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Youth advocacy pathway: art and sport

Yojan Pazu is a 29-year-old Nasa indigenous youth. He lives in the village of La Esperanza, in the Jambaló reservation of the Global Project life plan. He currently has technical studies in systems, business administration, ancestral arts and physical education. He mentions that access to higher education was especially difficult, since public universities are located in large cities, but despite this, he managed to complete several studies that are a source of satisfaction for him.

He began his journey along the path of leadership when he was still a teenager, and emphasizes that the Marden Arnulfo Betancur Educational Institution - INEMAB awakened his spirit of leadership, "INEMAB school has a community approach, which allowed me to strengthen my leadership, in the school good leaders have been formed". This is how in 2011 he joined the Álvaro Ulcue Chocué youth movement, to which he currently belongs. In 2018 he assumed the coordination of the youth program of the Jambaló Resguardo, and then, in 2020, the ancestral authorities endorsed him for two more years, thus ending his term in June 2023. He mentions that the Jambaló Youth Program began to have an impact in 1987 as a response of resistance of the Nasa people of Jambaló to the problems presented in the territory such as massacres, socio-political violence, domestic violence, homicides, terraje and political division, among others. Yojan emphasizes that these disharmonies affected the entire community, especially young people, "There were many youth problems such as alcoholism, family violence, armed conflict violence and school dropouts, these situations prompted the creation of the youth program at the local, zonal and regional levels". In this way, it identifies additional risks at the local level, such as youth recruitment, planting of illicit crops, consumption of psychoactive substances, among other disharmonies.

During the time Yojan coordinated the youth program, he deployed various artistic-cultural strategies aimed at caring for territorial harmony and preserving the collective memory, "In the years I was coordinator, I carried out two mural mingas in the territory, the murals that you see in the territory were done by us, because the murals are stories told that represent the meanings of the place". He describes painting as a process of vindication and spiritual and emotional connection with himself and with the history of his ancestors, "painting allows us to freely express what we cannot do".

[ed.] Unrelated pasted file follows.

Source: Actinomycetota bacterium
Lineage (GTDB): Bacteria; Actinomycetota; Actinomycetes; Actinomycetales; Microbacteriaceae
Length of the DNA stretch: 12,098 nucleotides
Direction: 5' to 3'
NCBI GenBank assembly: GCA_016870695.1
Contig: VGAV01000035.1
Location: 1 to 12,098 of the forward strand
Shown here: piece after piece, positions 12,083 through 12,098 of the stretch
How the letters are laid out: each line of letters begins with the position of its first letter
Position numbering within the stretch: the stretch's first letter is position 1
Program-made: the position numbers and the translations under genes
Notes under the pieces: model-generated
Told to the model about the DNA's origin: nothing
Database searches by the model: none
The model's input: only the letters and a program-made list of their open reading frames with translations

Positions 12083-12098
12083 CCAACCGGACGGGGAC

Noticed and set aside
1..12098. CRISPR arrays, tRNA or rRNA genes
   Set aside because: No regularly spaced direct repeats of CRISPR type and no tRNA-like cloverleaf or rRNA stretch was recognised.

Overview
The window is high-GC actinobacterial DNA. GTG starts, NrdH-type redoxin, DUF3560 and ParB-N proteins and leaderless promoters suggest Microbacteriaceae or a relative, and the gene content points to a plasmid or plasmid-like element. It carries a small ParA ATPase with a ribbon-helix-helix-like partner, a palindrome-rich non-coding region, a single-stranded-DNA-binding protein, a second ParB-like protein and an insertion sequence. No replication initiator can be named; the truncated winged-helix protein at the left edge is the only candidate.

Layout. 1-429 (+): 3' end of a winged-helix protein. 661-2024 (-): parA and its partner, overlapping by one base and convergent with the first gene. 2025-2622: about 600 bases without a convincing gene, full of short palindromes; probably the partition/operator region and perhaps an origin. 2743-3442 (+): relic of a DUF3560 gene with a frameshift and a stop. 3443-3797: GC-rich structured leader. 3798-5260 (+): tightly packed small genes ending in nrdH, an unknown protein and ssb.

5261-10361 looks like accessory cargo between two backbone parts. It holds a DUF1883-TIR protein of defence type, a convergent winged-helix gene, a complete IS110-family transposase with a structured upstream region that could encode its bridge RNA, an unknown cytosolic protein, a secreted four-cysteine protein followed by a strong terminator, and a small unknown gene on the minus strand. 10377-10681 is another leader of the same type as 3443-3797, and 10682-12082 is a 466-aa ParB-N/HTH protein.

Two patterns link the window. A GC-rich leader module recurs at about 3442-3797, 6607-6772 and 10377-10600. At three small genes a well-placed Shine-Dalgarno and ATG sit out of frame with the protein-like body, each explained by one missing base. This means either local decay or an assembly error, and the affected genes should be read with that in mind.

In addition to this, he has led recreational-recreational projects of great social impact on children, adolescents and young people in his community, such as the Christmas indoor soccer tournament that has become a tradition for the community, and the creation of the artistic group "Estrellas de Esperanza" (Stars of Hope), now under a different name. Yojan recognizes that his leadership has been complex, he has had to face situations that have made him rethink his leadership process, as he has suffered indirect threats from armed groups that oppose the community's organizational process.

The youth program hopes that, in the future, the young participants of the Mae Kiwe Intercultural project will have political and organizational clarity. It hopes that the project will strengthen the work they have been developing since 1987, "to have young people who are leaders and aware of their life plan, with spiritual and community autonomy, dreamers, critics, analytical and propositional, thinkers and makers of their own dreams". 

With the support of Vanessa Noscue, protection and gender officer of War Child in Cauca.

Photos by Julieth Pachecho and Hugo Rincón.

About the project

The project "Mae Kiwe Intercultural: Building Bridges and Fostering Intersectional Learning to Boost Safe and Meaningful Peacebuilding and Political Participation of Afro-descendant and Indigenous Young Women and Men in Colombia" is funded by the United Nations Secretary General's Peacebuilding Fund (PBF) and aims to forge and strengthen a protective social and political environment in which young people from Afro-descendant and indigenous communities, especially young women, participate and influence peace and decision-making processes alongside and in cooperation with local and regional government institutions, and are protected from the serious risks and violations associated with civic participation and advocacy.


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